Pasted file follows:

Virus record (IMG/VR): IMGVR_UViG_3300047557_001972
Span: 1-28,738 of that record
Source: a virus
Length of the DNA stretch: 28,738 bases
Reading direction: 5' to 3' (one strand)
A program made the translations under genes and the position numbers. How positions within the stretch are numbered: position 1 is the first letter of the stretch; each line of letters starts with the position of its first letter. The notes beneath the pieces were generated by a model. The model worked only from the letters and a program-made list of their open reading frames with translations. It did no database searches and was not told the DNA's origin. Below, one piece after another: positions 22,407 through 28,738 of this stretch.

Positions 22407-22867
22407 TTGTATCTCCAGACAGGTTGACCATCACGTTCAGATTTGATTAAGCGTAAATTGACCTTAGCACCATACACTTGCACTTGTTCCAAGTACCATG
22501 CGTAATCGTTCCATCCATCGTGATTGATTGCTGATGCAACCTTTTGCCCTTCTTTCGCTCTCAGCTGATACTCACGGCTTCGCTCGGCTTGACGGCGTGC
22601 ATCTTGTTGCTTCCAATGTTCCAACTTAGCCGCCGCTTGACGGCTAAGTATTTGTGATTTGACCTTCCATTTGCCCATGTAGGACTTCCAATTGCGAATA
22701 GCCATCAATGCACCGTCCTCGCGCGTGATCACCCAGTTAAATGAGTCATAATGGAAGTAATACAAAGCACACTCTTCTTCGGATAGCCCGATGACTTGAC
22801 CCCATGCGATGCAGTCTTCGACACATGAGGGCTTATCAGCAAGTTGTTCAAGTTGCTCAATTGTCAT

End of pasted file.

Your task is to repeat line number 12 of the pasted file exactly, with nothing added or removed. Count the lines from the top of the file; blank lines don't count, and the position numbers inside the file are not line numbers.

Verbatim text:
22801 CCCATGCGATGCAGTCTTCGACACATGAGGGCTTATCAGCAAGTTGTTCAAGTTGCTCAATTGTCAT